It is considered evidence that Cumont was wrong. To pass from Iran to the west, Mithraism ought to have been strong at some intermediate stage in Syria, but was not, so the hypothesis is wrong. The reason is, at least partly, because the other religious legacies of Persia, Judaism then Christianity, were stronger in the Levant, the old Persian satrapy of Abarnahara which included the temple state of Yehud. Judaism was founded by Persians as the “good” religion of submissive people, not directly related with the religion of the Persian aristocracy, and so survived more easily, especially at the fringes. Mithraism came more directly from the religion of the ruling Persians, and survived less easily the demise of the Persian nobility outside of the Persian core lands.

 

The sciences of Life and Nature have no science but the name. They are chapels, sects, clans and clubs jealous of their prerogatives. One can judge the notable differences between linguists and historians on this issue as on a thousand others. There is a lasting quarrel between the proponents of a Persian origin of Mithraism and those who choose another option. I am definitely one of them, but I go even further. In several pages, I have shown to what extent the Celtic language and culture, and more specifically Breton, is to the east and south of the Mediterranean basin.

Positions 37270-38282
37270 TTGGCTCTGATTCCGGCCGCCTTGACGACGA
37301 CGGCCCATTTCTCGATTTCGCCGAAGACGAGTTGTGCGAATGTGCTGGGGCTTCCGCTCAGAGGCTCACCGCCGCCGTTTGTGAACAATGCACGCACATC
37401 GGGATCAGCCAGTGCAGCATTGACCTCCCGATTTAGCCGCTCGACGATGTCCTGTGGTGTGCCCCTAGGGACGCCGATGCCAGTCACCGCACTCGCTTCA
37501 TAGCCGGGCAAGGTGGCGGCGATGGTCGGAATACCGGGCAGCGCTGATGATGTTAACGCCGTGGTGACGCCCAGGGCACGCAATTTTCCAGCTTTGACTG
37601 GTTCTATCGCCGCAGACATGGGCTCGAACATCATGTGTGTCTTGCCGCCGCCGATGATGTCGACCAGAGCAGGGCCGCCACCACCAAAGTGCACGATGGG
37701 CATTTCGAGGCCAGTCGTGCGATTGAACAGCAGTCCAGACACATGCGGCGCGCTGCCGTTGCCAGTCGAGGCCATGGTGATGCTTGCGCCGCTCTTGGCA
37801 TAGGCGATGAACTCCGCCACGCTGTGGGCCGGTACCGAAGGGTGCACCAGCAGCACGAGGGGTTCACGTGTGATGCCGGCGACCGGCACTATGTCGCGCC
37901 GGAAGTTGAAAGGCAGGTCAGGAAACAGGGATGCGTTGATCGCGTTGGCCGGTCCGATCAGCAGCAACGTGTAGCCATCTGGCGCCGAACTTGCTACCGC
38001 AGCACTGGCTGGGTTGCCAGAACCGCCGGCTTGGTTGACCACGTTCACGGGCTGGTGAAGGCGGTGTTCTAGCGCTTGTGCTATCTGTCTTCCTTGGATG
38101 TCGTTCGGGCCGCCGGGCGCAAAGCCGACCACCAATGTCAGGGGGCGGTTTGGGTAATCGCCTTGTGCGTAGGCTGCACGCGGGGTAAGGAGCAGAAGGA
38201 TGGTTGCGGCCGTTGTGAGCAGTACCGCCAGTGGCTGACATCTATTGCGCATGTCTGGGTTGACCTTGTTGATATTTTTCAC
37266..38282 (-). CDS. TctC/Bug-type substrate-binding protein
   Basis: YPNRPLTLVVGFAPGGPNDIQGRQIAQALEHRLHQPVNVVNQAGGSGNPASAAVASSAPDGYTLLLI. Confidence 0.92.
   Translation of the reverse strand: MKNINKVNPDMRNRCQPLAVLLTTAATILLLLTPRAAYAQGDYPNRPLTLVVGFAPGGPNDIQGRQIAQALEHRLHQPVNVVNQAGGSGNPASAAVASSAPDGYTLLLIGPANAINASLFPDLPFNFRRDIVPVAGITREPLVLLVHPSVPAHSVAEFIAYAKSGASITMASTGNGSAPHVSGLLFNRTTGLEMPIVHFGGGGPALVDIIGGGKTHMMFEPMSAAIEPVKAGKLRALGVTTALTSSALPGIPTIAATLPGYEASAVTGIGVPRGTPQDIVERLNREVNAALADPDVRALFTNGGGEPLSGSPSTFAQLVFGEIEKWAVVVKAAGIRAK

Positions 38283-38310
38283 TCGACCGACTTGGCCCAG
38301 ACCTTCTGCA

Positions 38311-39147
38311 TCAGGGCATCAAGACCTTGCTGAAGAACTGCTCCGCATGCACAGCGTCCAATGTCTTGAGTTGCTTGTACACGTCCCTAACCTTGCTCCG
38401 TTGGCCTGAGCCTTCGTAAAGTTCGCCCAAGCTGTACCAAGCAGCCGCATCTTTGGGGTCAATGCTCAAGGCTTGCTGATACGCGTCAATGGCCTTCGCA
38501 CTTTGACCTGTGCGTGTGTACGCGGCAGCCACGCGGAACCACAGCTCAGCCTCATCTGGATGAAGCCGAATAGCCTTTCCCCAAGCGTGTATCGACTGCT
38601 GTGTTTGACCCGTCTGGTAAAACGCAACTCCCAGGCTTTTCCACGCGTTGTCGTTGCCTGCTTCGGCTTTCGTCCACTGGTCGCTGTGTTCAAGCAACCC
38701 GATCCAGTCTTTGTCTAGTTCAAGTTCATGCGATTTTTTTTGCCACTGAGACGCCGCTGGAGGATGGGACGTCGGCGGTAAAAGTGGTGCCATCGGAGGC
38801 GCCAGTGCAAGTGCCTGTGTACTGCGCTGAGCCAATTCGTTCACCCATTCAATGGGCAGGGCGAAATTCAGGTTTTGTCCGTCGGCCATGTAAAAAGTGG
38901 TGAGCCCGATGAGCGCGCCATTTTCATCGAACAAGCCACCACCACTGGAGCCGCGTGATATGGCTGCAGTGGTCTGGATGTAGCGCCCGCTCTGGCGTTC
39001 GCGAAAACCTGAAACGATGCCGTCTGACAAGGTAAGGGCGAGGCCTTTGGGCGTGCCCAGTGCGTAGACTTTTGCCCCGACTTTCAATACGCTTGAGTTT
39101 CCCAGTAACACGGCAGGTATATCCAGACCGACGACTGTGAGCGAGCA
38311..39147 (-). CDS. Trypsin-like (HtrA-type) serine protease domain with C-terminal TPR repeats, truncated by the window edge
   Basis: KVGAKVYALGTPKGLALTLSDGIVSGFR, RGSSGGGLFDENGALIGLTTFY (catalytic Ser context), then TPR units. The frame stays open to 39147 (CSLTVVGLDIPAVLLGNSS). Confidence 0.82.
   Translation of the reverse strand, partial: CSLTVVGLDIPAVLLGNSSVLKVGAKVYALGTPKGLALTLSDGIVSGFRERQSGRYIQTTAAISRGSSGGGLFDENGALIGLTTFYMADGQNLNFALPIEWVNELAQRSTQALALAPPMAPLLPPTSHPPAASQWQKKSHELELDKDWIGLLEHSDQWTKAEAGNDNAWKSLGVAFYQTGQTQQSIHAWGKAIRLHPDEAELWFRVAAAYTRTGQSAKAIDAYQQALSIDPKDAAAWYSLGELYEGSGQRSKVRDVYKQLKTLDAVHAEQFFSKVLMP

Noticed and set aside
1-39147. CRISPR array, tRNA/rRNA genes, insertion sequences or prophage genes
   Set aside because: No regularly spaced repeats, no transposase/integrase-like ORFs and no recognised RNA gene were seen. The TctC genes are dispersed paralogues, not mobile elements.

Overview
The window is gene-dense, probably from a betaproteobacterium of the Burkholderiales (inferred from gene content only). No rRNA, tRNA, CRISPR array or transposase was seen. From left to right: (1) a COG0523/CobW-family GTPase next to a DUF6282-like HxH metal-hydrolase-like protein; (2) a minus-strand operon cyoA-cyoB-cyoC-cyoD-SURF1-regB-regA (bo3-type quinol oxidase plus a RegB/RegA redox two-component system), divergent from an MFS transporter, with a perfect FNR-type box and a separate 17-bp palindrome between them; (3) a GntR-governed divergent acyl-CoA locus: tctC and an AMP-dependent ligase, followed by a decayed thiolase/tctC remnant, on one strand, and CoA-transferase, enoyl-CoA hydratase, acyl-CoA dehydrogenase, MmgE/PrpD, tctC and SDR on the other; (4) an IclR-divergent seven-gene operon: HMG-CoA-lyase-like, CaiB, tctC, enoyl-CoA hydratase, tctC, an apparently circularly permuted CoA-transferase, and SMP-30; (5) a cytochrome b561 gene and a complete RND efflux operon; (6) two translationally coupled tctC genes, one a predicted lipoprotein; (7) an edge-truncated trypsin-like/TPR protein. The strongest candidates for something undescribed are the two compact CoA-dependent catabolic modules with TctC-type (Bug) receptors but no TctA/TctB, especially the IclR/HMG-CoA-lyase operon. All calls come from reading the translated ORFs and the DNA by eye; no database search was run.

My purpose here is to comment on the curious longevity of the cap worn by Ivesus Mithra. And that many other insurgents have worn after him… I’m not going to let the national holiday go by without giving you an anecdote. The red cap of the underpants, the pointed cap of the revolutionaries, was the cap of the slaves freed in the Roman Empire. And before that, it was Mithra’s cap. And now Smurfs’ cap… Such a ride!

 

The Phrygian Cap

On June 20, 1792, the people of Paris invaded the Tuileries. Knocking over the guards and obstacles, the angry crowd makes their way to the king and hands him a Phrygian cap. Louis XVI, surprised, took hold of it and headdress. He was well inspired, because this headdress had become a symbol of freedom for the people of Paris.

It is a rage among the undertakers as soon as the Bastille is taken. It was a way for them to claim the freedom they had won, for the Phrygian cap was worn by freed slaves in the Roman Empire. The people had education, as their leaders were going to show us. We can make the revolution without forgetting its letters.